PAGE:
Claims (13)

What is claimed is:
1. A research picture archiving and communication system comprising:
(a) a first clinical subsystem comprising a hardware processor, wherein the first clinical subsystem is in secure electronic communication via a network with a first clinical picture archiving and communication system (PACS), the first PACS having image data stored therein, wherein the image data comprising images and metadata associated with each image, and personal information is included in image content and the metadata of each image, the first clinical subsystem being configured to receive the image data from the first PACS, and the first clinical subsystem comprising an image data editor for de-identifying the personal information by applying a de-identification script to the image data, thereby deleting or altering the personal information to produce de-identified image data, wherein the de-identification script is configured to replace patient names with pseudonyms or numbers.
(b) a de-identified image database subsystem comprising a storage device in electronic communication via the network with the first clinical subsystem for storing the de-identified image data, and
(c) a de-identification subsystem being remote from the first clinical subsystem, the de-identification subsystem comprising a hardware processor, wherein the de-identification subsystem is in electronic communication via the network with the first clinical subsystem, the de-identification subsystem comprising an edit script generator usable by a user to generate the de-identification script based at least on the metadata provided by the first clinical subsystem,
the de-identification script being developed by the user by repeatedly (i) specifying or modifying the de-identification script, (ii) running the de-identification script on the metadata, and (iii) previewing output de-identified image data, until the user is satisfied that the de-identification script is correct,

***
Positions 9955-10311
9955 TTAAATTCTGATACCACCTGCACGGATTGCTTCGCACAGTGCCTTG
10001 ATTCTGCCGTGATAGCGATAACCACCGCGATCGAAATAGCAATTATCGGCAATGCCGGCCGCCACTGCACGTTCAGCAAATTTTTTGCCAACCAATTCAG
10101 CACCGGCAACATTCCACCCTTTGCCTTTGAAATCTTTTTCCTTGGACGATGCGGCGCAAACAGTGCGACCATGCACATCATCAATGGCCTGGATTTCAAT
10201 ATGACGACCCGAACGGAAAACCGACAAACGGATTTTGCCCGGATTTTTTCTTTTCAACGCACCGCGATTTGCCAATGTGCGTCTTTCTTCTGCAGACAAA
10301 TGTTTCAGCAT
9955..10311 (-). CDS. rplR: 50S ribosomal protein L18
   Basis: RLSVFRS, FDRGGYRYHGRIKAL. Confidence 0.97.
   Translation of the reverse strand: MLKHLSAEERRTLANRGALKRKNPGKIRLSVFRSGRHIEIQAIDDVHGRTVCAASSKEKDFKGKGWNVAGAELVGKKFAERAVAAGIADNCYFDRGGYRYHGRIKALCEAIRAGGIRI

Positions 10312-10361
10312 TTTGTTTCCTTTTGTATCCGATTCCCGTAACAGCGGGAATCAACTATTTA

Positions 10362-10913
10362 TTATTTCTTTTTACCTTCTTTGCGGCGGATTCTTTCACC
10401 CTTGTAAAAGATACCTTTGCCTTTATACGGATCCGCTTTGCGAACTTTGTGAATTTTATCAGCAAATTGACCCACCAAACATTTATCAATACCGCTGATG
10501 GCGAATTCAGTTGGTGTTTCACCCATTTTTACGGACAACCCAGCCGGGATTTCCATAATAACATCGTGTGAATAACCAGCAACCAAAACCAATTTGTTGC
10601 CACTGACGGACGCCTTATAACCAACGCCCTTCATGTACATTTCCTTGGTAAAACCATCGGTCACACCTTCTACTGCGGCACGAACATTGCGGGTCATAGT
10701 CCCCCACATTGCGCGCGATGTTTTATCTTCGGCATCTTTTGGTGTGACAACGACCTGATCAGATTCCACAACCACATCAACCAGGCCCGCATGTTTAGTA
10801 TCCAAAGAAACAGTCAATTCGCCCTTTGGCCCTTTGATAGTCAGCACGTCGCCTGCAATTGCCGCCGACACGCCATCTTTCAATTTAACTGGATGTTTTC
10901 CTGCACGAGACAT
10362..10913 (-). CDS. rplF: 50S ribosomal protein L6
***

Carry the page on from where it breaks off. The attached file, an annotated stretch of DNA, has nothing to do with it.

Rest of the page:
wherein the image data editor of the first clinical subsystem is configured to receive via the network the de-identification script from the de-identification subsystem, apply the de-identification script to the stored image data to produce the de-identified image data, and store the de-identified image data in the storage device of the de-identified image database subsystem, and
wherein the image content is never stored in the de-identification subsystem or the de-identified image database subsystem.
2. The system of claim 1, wherein the de-identification subsystem and the de-identified image database subsystem are co-located.
3. The system of claim 1, wherein the de-identification subsystem further comprises a metadata editor is further configured to run the de-identification script on the metadata provided by the first clinical subsystem and provide results to the user.
4. The system of claim 3, wherein the metadata editor is further configured to provide to the user a comparison of the metadata before and after application of the de-identification script to the metadata.
5. The system of claim 3, wherein the de-identification subsystem further comprises an image metadata database for storing the metadata provided by the first clinical subsystem.
6. The system of claim 1, wherein the user is a clinical gatekeeper.
7. The system of claim 6, further comprising at least one additional clinical subsystem in secure electronic communication with at least one additional PACS.
8. The system of claim 1, wherein the image data received by the first clinical subsystem from the first PACS is stored in a clinical image database in the first clinical subsystem.
9. The system of claim 1, wherein the first clinical subsystem provides an image to the user's workstation for display, the image being associated with the metadata provided by the first clinical subsystem to the de-identification subsystem.
10. The system of claim 9, wherein the image provided to the user's workstation is not stored in non-volatile memory in the workstation or the de-identification subsystem.
11. The system of claim 1, wherein metadata provided by the first clinical subsystem is stored in an image metadata database in the de-identification subsystem.
12. The system of claim 1, wherein the de-identified image data comprises de-identified metadata produced by the application of the de-identification script to the metadata.
13. The system of claim 1, wherein the de-identification script is configured to remove personal information from the images in the image data, and the de-identified image data comprises de-identified images produced by the application of the de-identification script to the images in the image data.